The Electricity and Gas (Internal Markets) Regulations 2011 came into force on 10 November 2011.
Under the Regulations, a tenant now has the right to request its landlord to allow a competitor electricity supplier to supply it with electricity, even if it is just one tenant of a multi-tenanted building. Landlords may, therefore, have to install additional infrastructure and may run into difficulties where they have a contract for a fixed term or fixed price with a supplier. In a multi-let building the Regulations could, of course, lead to supplies from a number of different companies.
To date, landlords of multi-let buildings have typically chosen the electricity supplier and recharged tenants the cost of the supply of electricity they use, either through the service charge or by reference to actual consumption measured by check meters. Larger landlords have been able to bulk-purchase electricity supplies and in doing so obtain favourable prices by fixing the term or the price under the supply contract. In the past, tenants have had no right to demand a change of electricity supplier or for each tenant to have its own individual supply.
Unknowingly, landlords have benefited from exemption from requirements to hold supply and distribution licences and obligations to open up their electrical cabling system to other suppliers, even though this would be a “distribution system” for the purposes of electricity supply legislation. Now, as a result of a decision of the European Court of Justice and the coming into force of the Regulations, this has changed.
How will the Regulations work?
As a result of the Regulations, landlords may find they receive requests from one or more tenants to allow access to what, to date, have been private distribution systems so that they can receive electricity from a different supplier from that chosen by the landlord. On receipt of a request, a landlord has to confirm either that it will provide the tenant’s choice of supplier with the necessary information or explain why the right to choose does not apply. The most likely reasons for a landlord turning down a request are either that the cabling within the building does not have sufficient capacity and it is not feasible to increase it, or that to do so would have a substantial adverse economic impact on the landlord outweighing the benefits of the increase in capacity.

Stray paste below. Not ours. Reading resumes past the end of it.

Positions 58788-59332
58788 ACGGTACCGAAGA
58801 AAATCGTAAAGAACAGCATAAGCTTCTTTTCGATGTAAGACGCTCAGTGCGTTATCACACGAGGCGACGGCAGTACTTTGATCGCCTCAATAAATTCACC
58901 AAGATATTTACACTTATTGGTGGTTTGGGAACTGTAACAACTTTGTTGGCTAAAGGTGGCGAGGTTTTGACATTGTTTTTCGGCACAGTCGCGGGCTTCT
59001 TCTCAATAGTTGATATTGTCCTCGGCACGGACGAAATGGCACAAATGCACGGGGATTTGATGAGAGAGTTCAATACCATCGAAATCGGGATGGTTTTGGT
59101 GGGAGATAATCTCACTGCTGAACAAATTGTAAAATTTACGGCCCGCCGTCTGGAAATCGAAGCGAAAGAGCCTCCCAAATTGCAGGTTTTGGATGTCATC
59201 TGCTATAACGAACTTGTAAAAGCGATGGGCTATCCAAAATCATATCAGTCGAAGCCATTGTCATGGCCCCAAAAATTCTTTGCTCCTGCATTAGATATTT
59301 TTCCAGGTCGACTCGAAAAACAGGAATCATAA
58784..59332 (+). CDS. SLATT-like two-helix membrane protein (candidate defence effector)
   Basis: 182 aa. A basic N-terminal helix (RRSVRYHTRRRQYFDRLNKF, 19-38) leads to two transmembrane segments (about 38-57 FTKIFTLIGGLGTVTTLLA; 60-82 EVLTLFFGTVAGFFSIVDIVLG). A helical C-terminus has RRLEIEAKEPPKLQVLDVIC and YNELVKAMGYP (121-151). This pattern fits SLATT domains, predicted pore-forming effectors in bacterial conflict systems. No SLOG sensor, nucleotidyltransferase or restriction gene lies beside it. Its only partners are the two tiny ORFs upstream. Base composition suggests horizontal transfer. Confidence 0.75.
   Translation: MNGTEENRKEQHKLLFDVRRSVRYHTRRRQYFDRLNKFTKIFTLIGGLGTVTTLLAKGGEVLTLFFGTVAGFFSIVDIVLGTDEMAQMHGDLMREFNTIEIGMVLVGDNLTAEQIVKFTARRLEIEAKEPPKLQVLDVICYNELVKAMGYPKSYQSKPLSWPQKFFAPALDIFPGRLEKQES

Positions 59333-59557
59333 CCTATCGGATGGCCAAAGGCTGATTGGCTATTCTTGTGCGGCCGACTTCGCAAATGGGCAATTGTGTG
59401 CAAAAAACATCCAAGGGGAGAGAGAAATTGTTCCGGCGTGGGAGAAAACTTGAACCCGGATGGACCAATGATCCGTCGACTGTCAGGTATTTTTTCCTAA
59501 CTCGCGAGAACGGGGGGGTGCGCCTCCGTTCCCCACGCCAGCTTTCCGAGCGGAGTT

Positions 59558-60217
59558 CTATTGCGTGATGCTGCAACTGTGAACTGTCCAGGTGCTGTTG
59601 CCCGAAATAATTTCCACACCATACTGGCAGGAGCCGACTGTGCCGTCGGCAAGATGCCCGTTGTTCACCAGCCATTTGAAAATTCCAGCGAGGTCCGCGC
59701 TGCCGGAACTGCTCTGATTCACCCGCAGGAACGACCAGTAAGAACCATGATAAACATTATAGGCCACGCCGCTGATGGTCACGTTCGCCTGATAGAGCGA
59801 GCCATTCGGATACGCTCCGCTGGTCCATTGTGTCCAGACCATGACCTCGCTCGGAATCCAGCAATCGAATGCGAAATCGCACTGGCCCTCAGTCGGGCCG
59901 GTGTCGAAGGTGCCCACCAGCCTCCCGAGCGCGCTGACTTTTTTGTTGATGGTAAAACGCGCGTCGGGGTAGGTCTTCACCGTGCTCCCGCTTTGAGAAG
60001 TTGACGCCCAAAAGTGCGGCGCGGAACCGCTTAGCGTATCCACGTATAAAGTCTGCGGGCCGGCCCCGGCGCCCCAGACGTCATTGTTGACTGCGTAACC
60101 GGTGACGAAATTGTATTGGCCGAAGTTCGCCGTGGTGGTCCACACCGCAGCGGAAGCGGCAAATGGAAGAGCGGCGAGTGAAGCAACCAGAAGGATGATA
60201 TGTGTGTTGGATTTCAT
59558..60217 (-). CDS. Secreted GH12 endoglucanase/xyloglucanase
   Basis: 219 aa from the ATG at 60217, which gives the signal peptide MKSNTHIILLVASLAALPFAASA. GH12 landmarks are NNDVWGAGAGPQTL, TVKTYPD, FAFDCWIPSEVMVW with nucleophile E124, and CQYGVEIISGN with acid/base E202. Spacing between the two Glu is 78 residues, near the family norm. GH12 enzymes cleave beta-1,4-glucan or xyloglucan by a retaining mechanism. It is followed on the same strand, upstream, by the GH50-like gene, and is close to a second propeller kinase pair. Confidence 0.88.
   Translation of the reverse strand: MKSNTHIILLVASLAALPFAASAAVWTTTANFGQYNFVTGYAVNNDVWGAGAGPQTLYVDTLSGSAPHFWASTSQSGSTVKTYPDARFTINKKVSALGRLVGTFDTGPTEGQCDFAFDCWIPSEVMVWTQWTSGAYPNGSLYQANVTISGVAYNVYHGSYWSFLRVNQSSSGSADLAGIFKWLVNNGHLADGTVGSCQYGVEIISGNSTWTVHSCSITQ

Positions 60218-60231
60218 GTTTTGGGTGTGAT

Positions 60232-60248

The landlord will need to obtain approval from Ofgem to any charges it will make to the electricity company and commence negotiations with that company about the practical and technical implications. Ofgem is expected to publish guidance on the setting of tariffs and it may therefore be that landlords do not have to seek approval from Ofgem so long as they comply with the guidance.
Who pays and what are the benefits?
The cost of the physical work required to change the electrical cabling system will fall to the tenant, which includes any additional cabling to be installed. However, the landlord will be under a duty to co-operate and allow access to the electricity company for any necessary works.
It remains to be seen whether tenants will exercise these new rights. Perhaps for those larger organisations able to use bulk purchasing power, there is more benefit to be had from implementing the Regulations. Some may be able to satisfy an internal green agenda by choosing an alternative supplier. However, for others, the additional costs to modify the electrical cabling systems and ongoing charges may make this a less attractive proposition in practice than it sounds.
What should landlords do?
Strictly, landlords do not need to do anything unless and until a tenant makes a request for a separate supply. However, a prudent landlord will know the capacity of its building and its electrical infrastructure. Once a tenant makes a request, the landlord only has ten working days in which to respond, saying whether or not it is feasible to introduce a separate supply. It would therefore be sensible to have this information readily to hand.
Landlords should also look at their own current electricity arrangements. Sometimes these will be fixed-term contracts at a fixed price, based on assumed levels of consumption. In the worst case scenario, if all the tenants in a multi-let building choose to have separate supplies, the landlord may only be buying electricity for the common parts at a disproportionately high rate until it is free to renegotiate another supply.
However, it is not all bad news for landlords. If a tenant takes its own direct electricity supply, that tenant’s electricity consumption will not count for the landlord’s Carbon Reduction Commitment Energy Efficiency Scheme requirements.
Further information can be found at www.legislation.gov.uk/ukdsi/2011/9780111513965/contents.